Summary: K-Gr. 3. This wordless picture book with exquisitely detailed collage illustrations speaks eloquently about urban conservation. Every double-page spread is a view through the same window, a view that changes over a generation, beginning with a couple expecting a baby and continuing as the baby grows up, is courted, and is married in the neighborhood street. At first the sprawl and smog nearly smother the view, but gradually the place changes. The community brings back a variety of local plants, and by the time the young woman's own baby is born, trees block the billboards, there are birds on the roof and in the sky, and cyclists and a bus can be seen on the roadway. Suddenly, there's a glimpse of the river in the distance, a dragonfly on the windowsill, and the full moon shines at night. Unlike some collage art, the technique here never gets in the way. The details show and tell a story about the small things in one neighborhood--their fragility, strength, and connection--and their power to make a difference. With each look at the pictures, there's more to see in the crowded neighborhood that is transformed into a wild and beautiful place. Hazel Rochman Copyright © American Library Association. All rights reserved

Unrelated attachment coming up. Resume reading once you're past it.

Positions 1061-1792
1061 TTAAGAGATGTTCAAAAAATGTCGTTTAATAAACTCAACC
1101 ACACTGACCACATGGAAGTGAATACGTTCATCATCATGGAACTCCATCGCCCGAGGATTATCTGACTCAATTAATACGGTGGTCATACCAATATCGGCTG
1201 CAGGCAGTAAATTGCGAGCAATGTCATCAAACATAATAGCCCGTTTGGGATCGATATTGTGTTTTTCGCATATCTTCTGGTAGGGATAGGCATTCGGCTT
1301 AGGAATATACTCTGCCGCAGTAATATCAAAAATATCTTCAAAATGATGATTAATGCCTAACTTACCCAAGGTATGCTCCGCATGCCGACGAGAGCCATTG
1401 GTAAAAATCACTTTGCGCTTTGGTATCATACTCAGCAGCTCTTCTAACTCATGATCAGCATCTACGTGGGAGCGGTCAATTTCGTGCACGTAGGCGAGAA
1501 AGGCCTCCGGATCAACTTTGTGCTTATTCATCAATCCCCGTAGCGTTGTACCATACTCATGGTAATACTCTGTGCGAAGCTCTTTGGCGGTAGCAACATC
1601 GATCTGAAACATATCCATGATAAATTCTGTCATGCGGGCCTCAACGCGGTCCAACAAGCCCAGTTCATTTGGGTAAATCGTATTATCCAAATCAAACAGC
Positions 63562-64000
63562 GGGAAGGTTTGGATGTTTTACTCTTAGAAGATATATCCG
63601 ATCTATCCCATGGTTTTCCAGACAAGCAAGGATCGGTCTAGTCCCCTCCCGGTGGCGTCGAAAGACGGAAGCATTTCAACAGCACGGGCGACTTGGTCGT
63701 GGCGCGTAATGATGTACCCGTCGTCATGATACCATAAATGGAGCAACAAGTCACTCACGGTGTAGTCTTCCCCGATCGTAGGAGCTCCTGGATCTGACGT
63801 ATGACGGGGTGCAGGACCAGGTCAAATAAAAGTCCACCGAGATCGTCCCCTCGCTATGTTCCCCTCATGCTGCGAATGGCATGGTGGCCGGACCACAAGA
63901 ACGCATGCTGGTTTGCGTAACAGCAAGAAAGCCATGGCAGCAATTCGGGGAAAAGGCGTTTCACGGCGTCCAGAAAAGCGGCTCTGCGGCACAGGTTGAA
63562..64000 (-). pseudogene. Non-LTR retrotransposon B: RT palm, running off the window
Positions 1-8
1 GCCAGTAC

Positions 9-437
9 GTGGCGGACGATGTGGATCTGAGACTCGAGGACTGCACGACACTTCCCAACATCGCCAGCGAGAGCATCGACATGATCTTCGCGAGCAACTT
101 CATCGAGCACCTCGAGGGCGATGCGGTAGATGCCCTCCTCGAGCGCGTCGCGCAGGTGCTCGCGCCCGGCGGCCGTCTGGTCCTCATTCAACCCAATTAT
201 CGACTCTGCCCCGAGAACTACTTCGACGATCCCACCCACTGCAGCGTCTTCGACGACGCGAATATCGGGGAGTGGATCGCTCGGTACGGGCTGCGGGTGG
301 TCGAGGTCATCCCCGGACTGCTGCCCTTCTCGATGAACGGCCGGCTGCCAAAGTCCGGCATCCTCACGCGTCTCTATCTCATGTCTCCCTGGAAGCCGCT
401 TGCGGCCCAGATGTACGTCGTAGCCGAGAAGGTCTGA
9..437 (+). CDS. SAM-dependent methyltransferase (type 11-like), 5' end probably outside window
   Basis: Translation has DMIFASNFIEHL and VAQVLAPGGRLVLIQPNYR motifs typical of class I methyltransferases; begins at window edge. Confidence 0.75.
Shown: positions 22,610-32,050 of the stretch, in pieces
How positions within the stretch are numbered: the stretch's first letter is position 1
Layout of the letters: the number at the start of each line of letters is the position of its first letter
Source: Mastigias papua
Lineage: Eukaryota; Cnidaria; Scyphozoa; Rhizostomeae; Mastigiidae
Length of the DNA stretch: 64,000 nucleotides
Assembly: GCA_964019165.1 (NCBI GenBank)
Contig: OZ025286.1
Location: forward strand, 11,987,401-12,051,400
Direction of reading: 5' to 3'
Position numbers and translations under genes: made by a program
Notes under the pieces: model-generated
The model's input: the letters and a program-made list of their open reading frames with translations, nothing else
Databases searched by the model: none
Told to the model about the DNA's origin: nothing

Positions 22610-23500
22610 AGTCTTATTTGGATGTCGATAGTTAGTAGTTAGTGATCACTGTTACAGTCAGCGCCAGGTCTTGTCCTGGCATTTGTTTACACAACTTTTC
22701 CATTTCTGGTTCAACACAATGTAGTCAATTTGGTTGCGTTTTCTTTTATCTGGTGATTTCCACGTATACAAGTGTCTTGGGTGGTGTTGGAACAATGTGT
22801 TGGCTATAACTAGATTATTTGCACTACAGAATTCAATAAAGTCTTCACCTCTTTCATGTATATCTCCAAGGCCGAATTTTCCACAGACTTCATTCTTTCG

Classroom Implications: This is a great companion piece with Baker's other book, Window. It takes the opposite look at development and the environment. It starts with an urban decay of a scene. With time, care, and community effort, the city-scape transforms into something beautiful. It would also be a picture book to support Paul Fleishman's book Seedfolks, which is based on social action, community and gardening.